I'm not convinced that fragrance history is a reliable guide to the evolution of fragrance marketing and preference, somewhat because the technology to produce what we consider "fresh" aromas that could be sustained over the wearing cycle is relatively recent. The desire, though imperfectly articulated by the public and perfumers alike, may have always been there.
Moreover, I suspect that changing tastes in fragrance is not entirely marketing-driven, although it's a factor. More likely, it's probably an interaction of marketing, demand, and the evolution of what is considered desirable in fragrance. As Dolly Parton once wisely said, when her last CD bombed, you can market something all you want, but at the end of the day if people don't want it, they won't buy it. Similarly, we can harumph all we want about the vulgarity and ignorance of the masses, but it might be wise to at least entertain the notion that it isn't the masses who are out of touch.
The role that I believe marketing plays in the mainstream fragrance arena, is to compete for business *within* a range of evolving tastes and preferences. Granted, a great and innovative fragrance can *create* a demand, and change the course of fragrance history. I think the niche houses play an important role in this regard. They have a lot more freedom to experiment, in fact it's what is expected of them.
Has the mass availability of a product that was once rarified and expensive driven fragrance evolution to a point of no return? Is it completely mature, or close to it... and are we witnessing the emergence, in the preference for "freshness" in popular taste, of a sort of fragrance consensus that lay dormant in human nature from the beginning? Or is this just another phase, only to be supplanted by something unexpected in the next? I suspect that within this dynamic (as strollyourlobster suggests) is an evolutionary curve that leads a percentage of fragrance consumers to progress beyond popular taste.
I, for one, have very little anxiety that the emergence of a dominant preference in culture will erode the existence of all others. That doesn't seem to be how it works. Evolution is additive. Television did *not* make movies obsolete, as was once feared. In fact there are more movies now that ever. Let a thousand flowers bloom. I'm sure they always will.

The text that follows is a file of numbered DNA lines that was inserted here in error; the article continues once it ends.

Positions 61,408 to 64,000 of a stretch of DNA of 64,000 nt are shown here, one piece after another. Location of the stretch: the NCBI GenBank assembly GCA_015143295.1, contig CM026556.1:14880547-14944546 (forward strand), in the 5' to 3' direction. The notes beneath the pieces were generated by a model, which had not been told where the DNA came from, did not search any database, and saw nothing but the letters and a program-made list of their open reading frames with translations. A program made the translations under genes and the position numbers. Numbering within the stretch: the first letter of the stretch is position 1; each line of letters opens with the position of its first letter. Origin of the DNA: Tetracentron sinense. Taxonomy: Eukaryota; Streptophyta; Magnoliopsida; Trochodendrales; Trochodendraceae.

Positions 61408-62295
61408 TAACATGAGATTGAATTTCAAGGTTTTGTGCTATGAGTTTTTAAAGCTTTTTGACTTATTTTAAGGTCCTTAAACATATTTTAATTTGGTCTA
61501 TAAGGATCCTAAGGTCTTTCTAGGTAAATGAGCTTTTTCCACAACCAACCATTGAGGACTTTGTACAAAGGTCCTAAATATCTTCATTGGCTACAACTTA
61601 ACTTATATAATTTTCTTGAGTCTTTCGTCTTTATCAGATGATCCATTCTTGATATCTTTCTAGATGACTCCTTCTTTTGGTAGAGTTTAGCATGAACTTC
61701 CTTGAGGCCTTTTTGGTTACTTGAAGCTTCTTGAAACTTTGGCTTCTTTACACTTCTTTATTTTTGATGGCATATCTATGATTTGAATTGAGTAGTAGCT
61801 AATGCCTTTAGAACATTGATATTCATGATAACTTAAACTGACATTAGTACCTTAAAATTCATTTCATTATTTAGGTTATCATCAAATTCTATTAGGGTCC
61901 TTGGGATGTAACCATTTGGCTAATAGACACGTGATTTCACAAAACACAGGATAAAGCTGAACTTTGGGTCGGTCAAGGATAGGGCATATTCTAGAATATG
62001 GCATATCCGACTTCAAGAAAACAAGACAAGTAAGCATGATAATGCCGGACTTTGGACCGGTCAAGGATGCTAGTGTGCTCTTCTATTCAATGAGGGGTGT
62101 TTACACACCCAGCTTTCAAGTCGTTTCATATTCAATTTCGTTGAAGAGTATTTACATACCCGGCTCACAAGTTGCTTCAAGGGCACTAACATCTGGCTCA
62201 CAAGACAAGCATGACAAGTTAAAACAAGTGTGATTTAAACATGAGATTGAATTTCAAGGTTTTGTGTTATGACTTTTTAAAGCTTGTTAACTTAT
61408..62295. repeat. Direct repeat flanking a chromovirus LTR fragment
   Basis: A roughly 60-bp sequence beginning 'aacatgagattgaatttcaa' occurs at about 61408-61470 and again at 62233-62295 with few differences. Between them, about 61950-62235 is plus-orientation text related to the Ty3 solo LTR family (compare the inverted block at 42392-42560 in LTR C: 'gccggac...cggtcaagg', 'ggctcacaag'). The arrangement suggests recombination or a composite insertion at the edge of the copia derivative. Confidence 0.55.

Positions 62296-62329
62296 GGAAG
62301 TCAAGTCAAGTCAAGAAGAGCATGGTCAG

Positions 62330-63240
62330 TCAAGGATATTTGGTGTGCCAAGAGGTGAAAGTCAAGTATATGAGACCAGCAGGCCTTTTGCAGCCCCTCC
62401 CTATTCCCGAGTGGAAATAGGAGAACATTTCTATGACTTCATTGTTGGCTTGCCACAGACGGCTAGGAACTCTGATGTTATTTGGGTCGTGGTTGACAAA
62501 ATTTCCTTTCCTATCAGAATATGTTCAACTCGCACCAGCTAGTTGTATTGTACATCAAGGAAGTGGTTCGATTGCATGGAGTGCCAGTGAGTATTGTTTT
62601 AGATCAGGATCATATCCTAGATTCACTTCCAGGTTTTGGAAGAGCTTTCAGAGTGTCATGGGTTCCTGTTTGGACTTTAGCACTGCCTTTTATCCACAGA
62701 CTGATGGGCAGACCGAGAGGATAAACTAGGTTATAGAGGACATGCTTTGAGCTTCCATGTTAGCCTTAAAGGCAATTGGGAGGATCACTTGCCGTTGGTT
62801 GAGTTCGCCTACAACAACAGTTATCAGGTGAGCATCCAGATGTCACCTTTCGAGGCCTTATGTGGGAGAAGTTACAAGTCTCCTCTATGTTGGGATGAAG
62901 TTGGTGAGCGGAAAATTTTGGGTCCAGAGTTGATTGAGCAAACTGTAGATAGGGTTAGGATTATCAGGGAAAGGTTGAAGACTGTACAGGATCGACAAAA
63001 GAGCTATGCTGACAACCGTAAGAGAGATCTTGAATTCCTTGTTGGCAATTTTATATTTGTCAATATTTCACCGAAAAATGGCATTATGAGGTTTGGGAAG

The same way that catchy pop tunes are considered "mainstream" music, and things like post-rock, ambient, and a host of other genres have more niche audiences, there are fragrances that are more universally appealing from the initial spray, because they are harmless and non-polarizing, they do not really require any analysis and critical thinking to enjoy, and they more rely on reaction than response (though this could be said of any sensory input).
there's a definite science to making catchy music. (western) music tends to prefer certain time signatures, beat patterns, and melodic scales/chords (minors, for example, are excellent for lending subconscious emotional weight to music, a darker/sadder sound) and as such, it is perfectly reasonable that there are certain smells, sights, and other sensory sensations that would be more universally appealing. I LOVE fresh scents. I LOVE aquatics. I think there is something to be said for the phrase "if I have to work to acquire the taste, is it really my taste?". I dont mean that people shouldn't expand their horizons, but there is no reason to dismiss fresh/clean/aquatic scents as artless. It is akin to minimalist decor versus ostentatious victorian furnishings, or gilded statues and marble fixtures. It gets a little tacky after a while. And when you go to a party, the guy getting the most compliments on his cologne is most likely NOT wearing something extremely heavy.
I agree with Basteri.
I think vastly more are drawn to fresh, natural, light and clean scents than any other type.
I don't think it has to be this way, but is due to a void of heavy and spicy scents which are timeless and understated enough to have mass appeal in the new millenium. I think this will change, but not like much of the western niche perfumers with their wave of retro type scents which mirror the "self aware joke statement" type of retro fashion. Even Tauer's Marocain and Divine's Sage Homme I think fall too much into inferior nostalgia.
I think whereas most french and western perfumers are incredibly adept at making clean light "fresh" and yes "floral" scents, and have been for nearly two centuries, they have yet to do spicy or heavy in a way that I would consider truly timeless. Yes this includes BdP, Heritage, Habit Rouge, Santal Noble, the heavy L'Artisans and Lutens' syrups. There are many great western "heavy scents" that I would say are "classic" that I admire much, but almost none which I would consider "timeless", and deem necessary in my wardrobe. That void for me will be EO mixes until a perfumer achieves something higher than existing orientals, incenses, and wood scents.
The mention of palettes risking poisoning for increased pleasure/diversity-of-pleasure is a good one, and I tend to think perfumery is still in the infancy of this side of it's quest, whereas the culinary equivalent is more accomplished and aware.
Last edited by DULLAH; 13th March 2009 at 01:46 AM.
Then why is my preference for orientals then?
I have a fair few "fresh" fragrances but the one which I find freshest is Hermes' Un Jardin Sur Le Nil which is hardly a zesty citrus.